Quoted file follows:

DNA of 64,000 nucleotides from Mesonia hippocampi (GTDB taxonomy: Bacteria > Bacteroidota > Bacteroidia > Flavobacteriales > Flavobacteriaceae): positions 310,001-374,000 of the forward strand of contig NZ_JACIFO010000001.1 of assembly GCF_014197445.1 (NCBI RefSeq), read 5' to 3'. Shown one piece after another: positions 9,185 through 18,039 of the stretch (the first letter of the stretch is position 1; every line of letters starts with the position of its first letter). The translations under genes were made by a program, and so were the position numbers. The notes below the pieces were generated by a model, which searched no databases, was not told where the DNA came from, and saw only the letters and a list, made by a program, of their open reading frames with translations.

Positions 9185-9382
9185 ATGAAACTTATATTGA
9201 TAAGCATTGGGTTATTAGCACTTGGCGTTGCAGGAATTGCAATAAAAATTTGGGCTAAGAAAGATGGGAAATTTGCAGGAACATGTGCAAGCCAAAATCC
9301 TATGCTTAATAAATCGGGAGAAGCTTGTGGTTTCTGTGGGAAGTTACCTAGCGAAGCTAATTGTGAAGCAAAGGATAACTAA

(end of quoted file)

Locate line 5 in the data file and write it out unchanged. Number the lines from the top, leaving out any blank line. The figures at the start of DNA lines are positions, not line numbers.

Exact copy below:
9301 TATGCTTAATAAATCGGGAGAAGCTTGTGGTTTCTGTGGGAAGTTACCTAGCGAAGCTAATTGTGAAGCAAAGGATAACTAA